Author Topic: Pseudopod 406: Breath Stirs In The Husk  (Read 3498 times)

Bdoomed

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Pseudopod 406: Breath Stirs In The Husk
« on: October 04, 2014, 07:47:05 PM »
Pseudopod 406: Breath Stirs In The Husk

by Eileen Wiedbrauk.

“Breath Stirs In The Husk” first appeared in the URBAN GREEN MAN anthology edited by Adria Laycraft and Janice Blaine (Edge Publishing, August 2013). “This story is set in a part of the world where my parents grew up; I’d often visited family in the area but never lived there myself — never even thought of living there. But in a strange turn of events, I moved to the town of Alpena the same month this story was first published. I sincerely hope the two aren’t linked in some inextricable, cosmic fashion as the next project I’m working on is set in outer space.”

EILEEN WIEDBRAUK is Editor-in-Chief of World Weaver Press as well as a writer, blogger, book reviewer, coffee addict, cat herder, MFA graduate, fantasist-turned-fabulist-turned-urban-fantasy-junkie, Odyssey Workshop alumna, designer, tech geek, entrepreneur, avid reader, and a somewhat decent cook. She wears many hats, as the saying goes. Which is an odd saying in this case, as she rarely looks good in hats. Her creative work has appeared in Lady Churchill’s Rosebud Wristlet, North American Review, Swink, Enchanted Conversation, and others. Find her at EileenWiedbrauk.com or @EileenWiedbrauk on Twitter. She’s working on a collection of Doctor Who inspired essays, more dark short fiction and a light space opera while her alter-ego tackles sci-fi romance. She’s editing two forthcoming anthologies: SPECTER SPECTACULAR II: 13 DEATHLY TALES and WEIRD & WONDROUS WORK: SPECULATIVE FICTION PRESENTS THE ODDEST OF ODD JOBS (we spend most of our waking hours at work, why shouldn’t our characters?) featuring stories by Alex Bledsoe, Ellen Kushner, Deliah Sherman, Douglas Cohen, Ryan Britt, and others. Both anthologies are forthcoming in 2014 from World Weaver Press.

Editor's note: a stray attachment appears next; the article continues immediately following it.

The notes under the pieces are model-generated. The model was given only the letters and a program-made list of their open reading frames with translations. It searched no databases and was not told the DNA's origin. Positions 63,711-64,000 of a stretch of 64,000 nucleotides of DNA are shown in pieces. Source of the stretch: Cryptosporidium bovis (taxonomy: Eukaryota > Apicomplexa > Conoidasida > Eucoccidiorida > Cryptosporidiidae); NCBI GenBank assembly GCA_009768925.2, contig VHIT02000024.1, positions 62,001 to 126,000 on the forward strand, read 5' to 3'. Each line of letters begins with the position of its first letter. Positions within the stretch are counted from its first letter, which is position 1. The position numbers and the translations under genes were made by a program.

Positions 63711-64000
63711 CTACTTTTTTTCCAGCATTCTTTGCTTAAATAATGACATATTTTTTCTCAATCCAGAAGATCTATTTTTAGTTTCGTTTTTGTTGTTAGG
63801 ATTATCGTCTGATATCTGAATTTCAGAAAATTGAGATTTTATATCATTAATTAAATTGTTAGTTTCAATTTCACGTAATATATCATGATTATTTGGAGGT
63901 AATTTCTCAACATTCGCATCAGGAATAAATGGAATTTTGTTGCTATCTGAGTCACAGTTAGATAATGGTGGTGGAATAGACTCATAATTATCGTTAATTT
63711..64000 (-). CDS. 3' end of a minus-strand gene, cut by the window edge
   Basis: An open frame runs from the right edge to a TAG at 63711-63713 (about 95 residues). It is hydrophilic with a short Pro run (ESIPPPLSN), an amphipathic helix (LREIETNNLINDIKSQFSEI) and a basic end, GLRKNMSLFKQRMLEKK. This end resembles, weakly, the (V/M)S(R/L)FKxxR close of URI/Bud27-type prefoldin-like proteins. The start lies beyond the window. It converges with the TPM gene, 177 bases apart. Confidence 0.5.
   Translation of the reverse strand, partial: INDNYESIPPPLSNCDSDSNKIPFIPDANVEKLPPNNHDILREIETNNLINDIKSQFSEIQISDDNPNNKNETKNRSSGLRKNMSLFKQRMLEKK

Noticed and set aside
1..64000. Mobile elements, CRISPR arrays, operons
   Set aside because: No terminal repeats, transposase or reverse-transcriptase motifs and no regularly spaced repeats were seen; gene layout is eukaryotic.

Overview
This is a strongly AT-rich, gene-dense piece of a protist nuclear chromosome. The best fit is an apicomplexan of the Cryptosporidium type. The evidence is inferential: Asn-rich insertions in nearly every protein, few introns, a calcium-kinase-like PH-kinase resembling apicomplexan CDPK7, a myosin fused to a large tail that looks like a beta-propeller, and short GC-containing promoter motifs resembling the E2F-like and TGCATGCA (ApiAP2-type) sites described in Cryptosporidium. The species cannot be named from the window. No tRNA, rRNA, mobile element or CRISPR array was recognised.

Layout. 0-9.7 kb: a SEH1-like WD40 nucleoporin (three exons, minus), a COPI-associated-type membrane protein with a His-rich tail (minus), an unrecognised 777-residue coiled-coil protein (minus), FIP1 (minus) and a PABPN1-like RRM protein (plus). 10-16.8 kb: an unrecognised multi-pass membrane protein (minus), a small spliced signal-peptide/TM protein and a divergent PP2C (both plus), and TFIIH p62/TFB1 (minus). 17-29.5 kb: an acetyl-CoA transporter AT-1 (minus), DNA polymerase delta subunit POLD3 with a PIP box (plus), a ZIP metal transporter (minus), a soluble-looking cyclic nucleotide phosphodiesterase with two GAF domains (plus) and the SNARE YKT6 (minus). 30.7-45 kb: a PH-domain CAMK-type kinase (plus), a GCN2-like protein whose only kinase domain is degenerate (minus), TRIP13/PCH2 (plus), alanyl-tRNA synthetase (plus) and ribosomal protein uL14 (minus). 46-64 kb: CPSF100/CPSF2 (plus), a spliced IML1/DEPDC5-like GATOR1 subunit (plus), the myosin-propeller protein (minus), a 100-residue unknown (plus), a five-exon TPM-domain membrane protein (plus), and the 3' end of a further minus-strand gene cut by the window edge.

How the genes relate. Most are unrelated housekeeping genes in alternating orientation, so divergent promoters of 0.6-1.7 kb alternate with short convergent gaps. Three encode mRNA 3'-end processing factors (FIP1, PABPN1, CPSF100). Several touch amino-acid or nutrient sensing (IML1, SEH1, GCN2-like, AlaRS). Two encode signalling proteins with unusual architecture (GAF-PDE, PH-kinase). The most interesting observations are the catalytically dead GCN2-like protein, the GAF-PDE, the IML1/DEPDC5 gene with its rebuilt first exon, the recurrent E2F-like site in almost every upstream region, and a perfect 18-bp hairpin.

Your reader this week is Abra Staffin-Wiebe can be found at Abra Staffin-Wiebe.com and is currently bringing forth Circus of Brass and Bone, a post-apocalyptic steampunk story about a circus traveling through the collapse of civilization. People come together . . . or die. Join the Circus of Brass and Bone on its travels and witness the grand finale, coming to you this Halloween.



“The corn stood shoulder high on Carla as she cut through her father’s fields. At the edge of the field she stopped, took a deep breath, and forced her fists to unclench. She stared at the wooded land in front of her but didn’t set foot in it. Instead she dug the toe of her slip-on into the dry dirt, catching crumbled earth-bits in the crease between plastic and canvas, then fidgeted with the band of her bra, trying to get air to the sweat pooling beneath it. She blew out a breath. “Stop being stupid, Carla,” she muttered. It was enough of a prod for her to manage five steps out of the field and into the bordering woodland before panic seized her and she sprinted back to the sheltering rows of corn. Carla swallowed a sob. She hadn’t been able to make herself go inside the wood for three months. But she had to now. She had to. She needed to get back to the clearing–the place where she’d seen the Green Man the one and only time she’d ever seen him. If she got there, she would find him again. She was certain of it.

She scrubbed at her face and tried again. She got as far as the first pine; its thick branches reached out toward her with the rustle of the wind. Carla whimpered. She took another step. Something brushed against her forearm. She squeaked and jumped. Every muscle in her body strained. She felt her lip tremble. She couldn’t do it. Couldn’t go farther into the wood.

‘Green Man,’ she whispered to the trees. Tears and frustration choked her voice. ‘Green Man, help me.’

He’d helped her out once before, maybe he would again.”




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ElectricPaladin

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Re: Pseudopod 406: Breath Stirs In The Husk
« Reply #1 on: October 06, 2014, 09:07:54 PM »
"Maybe the Green Man will help me again!"

Oh, poor little darling. You do know you're in a Pseudopod story, not a Podcastle story, right?
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bounceswoosh

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Re:
« Reply #2 on: October 06, 2014, 11:04:59 PM »
The horror, for me, was not in the Green man himself, but in the protagonist's all too real situation.

ElectroSquid

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Re: Pseudopod 406: Breath Stirs In The Husk
« Reply #3 on: October 07, 2014, 02:57:28 AM »
Creepy... I was actually starting to think "oh this is kind of heartwarming" as the Green Man wrapped the baby in bits of vegetation... and then the line about "if it died, he would bury it in its mother, as he had before" and yeah, I remembered we were in Pseudopod land, not the kingdom of Podcastle! Brrr